Tuesday, October 28, 2008

Elizabeth Bear

Elizabeth Bear was born on the same day as Frodo and Bilbo Baggins, but in a different year. She is the author of eight sf/f novels, including A Companion to Wolves with Sarah Monette. Her new novel is All the Windwracked Stars.

From Joe Sherry's interview with Bear at Adventures in Reading:

All the Windwracked Stars is the first volume of your new trilogy The Edda of Burdens and is scheduled to be published in November. I've seen you describe All the Windwracked Stars as "periApocalyptic Norse steampunk noir high fantasy", which has to be one of the most baffling yet fascinating descriptive labels ever to be slapped on a book. Can you expand upon that description a bit and talk about All the Windwracked Stars?

Bear: End of October, actually.

AtWS is a story which takes place after, during, and before the end of the world. In that order, yes.

It stars a valkyrie who has gotten herself shipwrecked in time, a kickboxing gigolo, a kitten with a whip, a two-headed iron horse, and a nihilistic wolf, and it's about all sorts of things--the differences--or lack thereof--between service and slavery being one of them.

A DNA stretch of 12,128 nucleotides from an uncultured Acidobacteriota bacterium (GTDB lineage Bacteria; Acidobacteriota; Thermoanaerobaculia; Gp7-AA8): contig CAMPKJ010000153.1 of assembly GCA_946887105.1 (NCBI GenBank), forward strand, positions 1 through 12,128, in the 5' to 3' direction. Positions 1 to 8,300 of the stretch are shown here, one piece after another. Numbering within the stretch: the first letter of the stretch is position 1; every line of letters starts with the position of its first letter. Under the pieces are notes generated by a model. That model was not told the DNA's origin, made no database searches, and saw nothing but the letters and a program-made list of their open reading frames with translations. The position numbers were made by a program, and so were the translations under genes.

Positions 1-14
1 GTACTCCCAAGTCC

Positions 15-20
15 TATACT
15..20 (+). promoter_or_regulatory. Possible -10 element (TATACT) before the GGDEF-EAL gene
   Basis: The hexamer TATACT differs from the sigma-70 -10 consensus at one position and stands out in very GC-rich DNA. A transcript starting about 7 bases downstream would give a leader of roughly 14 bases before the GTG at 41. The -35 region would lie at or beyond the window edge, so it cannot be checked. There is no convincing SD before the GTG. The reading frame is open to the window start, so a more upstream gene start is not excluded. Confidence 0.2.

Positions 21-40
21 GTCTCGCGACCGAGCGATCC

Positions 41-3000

Congratulations on the Hugo Award for your short story "Tideline". What does winning the award mean to you personally and what do you hope it will mean for you professionally?

Bear: Alas, I hate to disillusion you, but to take the second half of your question first--it's generally accepted in the industry that the only award that has any effect on sales whatsoever is the Best Novel Hugo, and that is a minuscule bump at best.

What it means to me personally is a little different. It's a wonderful, flattering vote of confidence from the readers and fans, and I could not be more pleased that the SFF community enjoyed "Tideline" and chose to tell me--and the world--about it. Also, it's been a wonderful opportunity for every single person I know even slightly to bust my ass from here to Texas and back. *g*
Read the complete Q & A.

Read excerpts from All the Windwracked Stars, and learn more about the author and her work at Elizabeth Bear's website and blog.

The Page 69 Test: All the Windwracked Stars.

--Marshal Zeringue